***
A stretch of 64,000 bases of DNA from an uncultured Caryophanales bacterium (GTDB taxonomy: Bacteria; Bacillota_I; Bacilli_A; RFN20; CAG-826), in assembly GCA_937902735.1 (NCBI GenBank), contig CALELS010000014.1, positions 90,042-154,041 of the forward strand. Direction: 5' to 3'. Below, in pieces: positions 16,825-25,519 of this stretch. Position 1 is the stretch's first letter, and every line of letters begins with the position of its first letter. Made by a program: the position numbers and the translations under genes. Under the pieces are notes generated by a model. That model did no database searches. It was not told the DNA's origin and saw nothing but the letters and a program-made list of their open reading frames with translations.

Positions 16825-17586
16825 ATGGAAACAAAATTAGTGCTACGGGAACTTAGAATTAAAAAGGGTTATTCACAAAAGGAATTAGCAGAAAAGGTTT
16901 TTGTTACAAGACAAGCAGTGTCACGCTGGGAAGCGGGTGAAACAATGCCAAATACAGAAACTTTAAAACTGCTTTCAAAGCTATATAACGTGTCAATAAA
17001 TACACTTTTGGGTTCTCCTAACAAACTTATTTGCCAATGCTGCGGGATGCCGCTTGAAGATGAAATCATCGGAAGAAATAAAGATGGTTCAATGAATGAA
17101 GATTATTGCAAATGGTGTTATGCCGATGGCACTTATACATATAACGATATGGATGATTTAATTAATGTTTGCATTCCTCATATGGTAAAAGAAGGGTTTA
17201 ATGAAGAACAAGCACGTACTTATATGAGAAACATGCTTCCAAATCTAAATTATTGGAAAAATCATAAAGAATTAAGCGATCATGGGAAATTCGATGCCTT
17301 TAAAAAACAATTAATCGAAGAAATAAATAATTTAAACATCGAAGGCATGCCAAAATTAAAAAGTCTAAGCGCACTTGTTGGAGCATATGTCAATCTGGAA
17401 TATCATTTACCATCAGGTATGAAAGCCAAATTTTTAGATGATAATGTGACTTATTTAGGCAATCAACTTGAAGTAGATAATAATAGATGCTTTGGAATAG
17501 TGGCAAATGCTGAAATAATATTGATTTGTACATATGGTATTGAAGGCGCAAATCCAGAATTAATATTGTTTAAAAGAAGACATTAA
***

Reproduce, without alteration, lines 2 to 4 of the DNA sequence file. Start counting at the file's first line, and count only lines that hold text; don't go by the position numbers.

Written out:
Positions 16825-17586
16825 ATGGAAACAAAATTAGTGCTACGGGAACTTAGAATTAAAAAGGGTTATTCACAAAAGGAATTAGCAGAAAAGGTTT
16901 TTGTTACAAGACAAGCAGTGTCACGCTGGGAAGCGGGTGAAACAATGCCAAATACAGAAACTTTAAAACTGCTTTCAAAGCTATATAACGTGTCAATAAA